Cleaning legislation for computational analysis


My last post used the example of Canada’s Immigration and Refugee Protection Act (IRPA) to show how to scrape different versions of legislative texts. For my research, I went ahead and scraped the versions of core immigration legislation for several countries. Before I can continue analyzing how these laws have evolved over time, I still need to clean up the text data that I scraped to ensure that I am only working with content that is relevant to my research question. In this case, I just want the text of the law and not the notes that are often embedded in legislation with editorial comments, lists of amendments, blank spaces for sections that have been repealed, and so on.

In this post, I use the example of the United Kingdom’s Immigration Act (1971) to show how to clean legislative text data. I am using this text instead of the IRPA because it was more complicated to clean up so is better for demonstrating some of the challenges that come up when working with legislative texts. As in part one, I assume that readers have a basic functional knowledge of the R programming language.

First thing’s first, we have to set up our file. We read in packages we’ll be using as well as the data. When I scraped the legislation, I created a .csv with four columns: $text with the content of the legislation; $index with the url it was scraped from, the $date of the version, and $name with a file name and local path to a .txt file. While the UK published versions going all the way to the 1970’s, I’ve applied a filter to remove versions from before the year 2000.


uk <- read_csv('data/leg-versions/uk-imm-act-1971-versions.csv') |> #read in the data
  filter(year(date) >= 2000) |> #filter out years before 2000

Understanding the structure of the text

After reading in and filtering our data, we can take a closer look at the texts we are going to clean. Our primary questions at this stage are: What content are we interested in? What content is not needed? What patterns are apparent in how this content is structured?

We can investigate these questions in a couple of ways. First, we create a .txt file in our working directory of the most recent version in the console with this line:uk$text[93] |> write_lines('uk93.txt'). This text file is a good reference but I also like to pull up the web version of the document I am working with.

The screenshot below shows us the first several lines of the Immigration Act and we can see right away that the text of the law (which begins with the line “An Act…”) is accompanied by supplementary notes about amendments contained in the box with the heading “Modifications etc.”. We can note, for example that many of the lines in the box start with ‘C’ followed by a number. We can also see that each line begins with “Act” followed by one of several verbs like “amended” or “modified”. Many of these lines include references to other laws using a codified shorthand with repeated patterns like “c.” and a number (“c. 33”), references to a section (“s. 59”), sections (“ss. 69”) or schedule (“Sch. 2”). A quick search using Ctrl-F reveals this shorthand only appears in the boxes with notes, while the text of the legislation will spell out ‘section’ or ‘schedule’ when referring to these things. We will keep these notes in mind.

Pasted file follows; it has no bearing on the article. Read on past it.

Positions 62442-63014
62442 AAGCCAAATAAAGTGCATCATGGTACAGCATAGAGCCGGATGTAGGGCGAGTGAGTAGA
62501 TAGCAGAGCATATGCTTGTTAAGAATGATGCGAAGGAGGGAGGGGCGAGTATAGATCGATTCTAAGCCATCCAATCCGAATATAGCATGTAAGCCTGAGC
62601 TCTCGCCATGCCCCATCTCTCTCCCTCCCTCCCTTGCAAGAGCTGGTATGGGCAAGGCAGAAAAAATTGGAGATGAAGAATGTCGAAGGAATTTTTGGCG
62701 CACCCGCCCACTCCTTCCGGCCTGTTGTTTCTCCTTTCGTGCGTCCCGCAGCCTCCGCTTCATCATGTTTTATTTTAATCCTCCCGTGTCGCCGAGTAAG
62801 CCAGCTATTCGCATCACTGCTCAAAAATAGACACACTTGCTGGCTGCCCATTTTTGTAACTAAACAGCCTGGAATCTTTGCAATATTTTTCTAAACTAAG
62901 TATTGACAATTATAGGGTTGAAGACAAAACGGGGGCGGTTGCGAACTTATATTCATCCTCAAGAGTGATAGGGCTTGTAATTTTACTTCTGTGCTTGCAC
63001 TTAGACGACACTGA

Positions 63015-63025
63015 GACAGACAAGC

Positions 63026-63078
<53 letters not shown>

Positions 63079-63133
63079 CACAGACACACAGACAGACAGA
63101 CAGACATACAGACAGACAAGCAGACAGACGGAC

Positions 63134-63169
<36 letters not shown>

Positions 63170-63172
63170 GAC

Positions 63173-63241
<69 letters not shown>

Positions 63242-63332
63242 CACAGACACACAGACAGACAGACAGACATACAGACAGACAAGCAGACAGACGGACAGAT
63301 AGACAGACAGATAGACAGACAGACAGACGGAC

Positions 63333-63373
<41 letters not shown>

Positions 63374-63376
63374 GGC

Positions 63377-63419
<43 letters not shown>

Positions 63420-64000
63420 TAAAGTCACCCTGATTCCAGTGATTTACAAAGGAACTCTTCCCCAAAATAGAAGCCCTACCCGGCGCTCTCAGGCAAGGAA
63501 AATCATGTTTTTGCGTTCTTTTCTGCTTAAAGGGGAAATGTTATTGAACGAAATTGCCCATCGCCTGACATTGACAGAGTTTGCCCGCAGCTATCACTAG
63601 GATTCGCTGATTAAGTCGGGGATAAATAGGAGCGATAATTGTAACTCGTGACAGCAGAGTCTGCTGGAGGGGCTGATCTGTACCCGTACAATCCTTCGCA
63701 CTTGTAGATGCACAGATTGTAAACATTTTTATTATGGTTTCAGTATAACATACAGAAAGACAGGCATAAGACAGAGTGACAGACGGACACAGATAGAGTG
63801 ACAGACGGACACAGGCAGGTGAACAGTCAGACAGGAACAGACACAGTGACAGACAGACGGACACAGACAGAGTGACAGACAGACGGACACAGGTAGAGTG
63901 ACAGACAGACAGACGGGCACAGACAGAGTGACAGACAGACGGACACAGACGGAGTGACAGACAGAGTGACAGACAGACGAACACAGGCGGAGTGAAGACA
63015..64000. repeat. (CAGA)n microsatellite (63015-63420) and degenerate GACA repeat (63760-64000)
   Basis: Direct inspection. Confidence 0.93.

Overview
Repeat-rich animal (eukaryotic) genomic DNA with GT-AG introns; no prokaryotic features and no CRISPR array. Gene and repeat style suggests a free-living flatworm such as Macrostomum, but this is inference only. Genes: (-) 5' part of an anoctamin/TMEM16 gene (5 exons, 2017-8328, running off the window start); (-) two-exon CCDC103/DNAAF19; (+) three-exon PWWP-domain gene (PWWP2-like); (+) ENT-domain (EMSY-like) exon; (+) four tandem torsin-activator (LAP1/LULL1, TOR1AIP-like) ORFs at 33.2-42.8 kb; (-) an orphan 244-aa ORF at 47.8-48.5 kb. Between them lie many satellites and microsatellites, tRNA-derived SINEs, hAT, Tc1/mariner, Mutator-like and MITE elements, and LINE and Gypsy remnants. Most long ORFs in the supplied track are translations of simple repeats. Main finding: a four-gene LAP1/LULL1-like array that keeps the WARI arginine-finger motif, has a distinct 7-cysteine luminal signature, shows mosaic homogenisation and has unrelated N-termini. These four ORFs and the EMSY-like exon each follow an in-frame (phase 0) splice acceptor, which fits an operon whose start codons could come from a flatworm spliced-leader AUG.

Legislation screenshot This screenshot shows the first lines of the most recent version of the UK’s Immigration Act 1971 with LOTS of text that we don’t want or need for our analysis.

Despite discovering a really useful set of patterns in the text of the most recent version of the legislation, there is no guarantee these patterns will hold in older versions. Let’s go to the opposite extreme and look at the oldest version we have. Again we can write a .txt file to look at the raw text we scraped using this line: uk$text[1] |> write_lines('uk1.txt'). We can also look at the first web version of the law from 2000.

Legislation screenshotThis screenshot of the earliest piece of legislation in our series reveals additional editorial notes that we don’t need.

Looking at the published version from February 14th, 2000 reveals additional editorial content that we need to remove. First, we see that amendments are referenced in the text using square brackets – this appears in all versions of the legislation but I’m noting it here because it appears in this screenshot. What isn’t in the latest version is the box that shows future amendments. In this case we have a box that starts with “VALID FROM” followed by a date in DD/MM/YYYY format. It ends with the standard notation for the textual amendment we already identified. Another quick search using Ctrl-F shows that this pattern holds for all of these boxes.

These are some of the most important examples, but I spent a fair bit of time examining different versions of the legislation to identify these sorts of patterns and test them for consistency. The next section of this post will go over how I translated these patterns into a series of regular expressions to extract the parts of the UK’s Immigration Act 1971 that I’m interested in and remove those that are not going to be helpful for my next stage of analysis.